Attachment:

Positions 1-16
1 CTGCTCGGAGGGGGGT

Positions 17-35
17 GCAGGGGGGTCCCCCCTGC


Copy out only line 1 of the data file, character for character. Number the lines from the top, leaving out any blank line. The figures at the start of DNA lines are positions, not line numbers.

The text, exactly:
Positions 1-16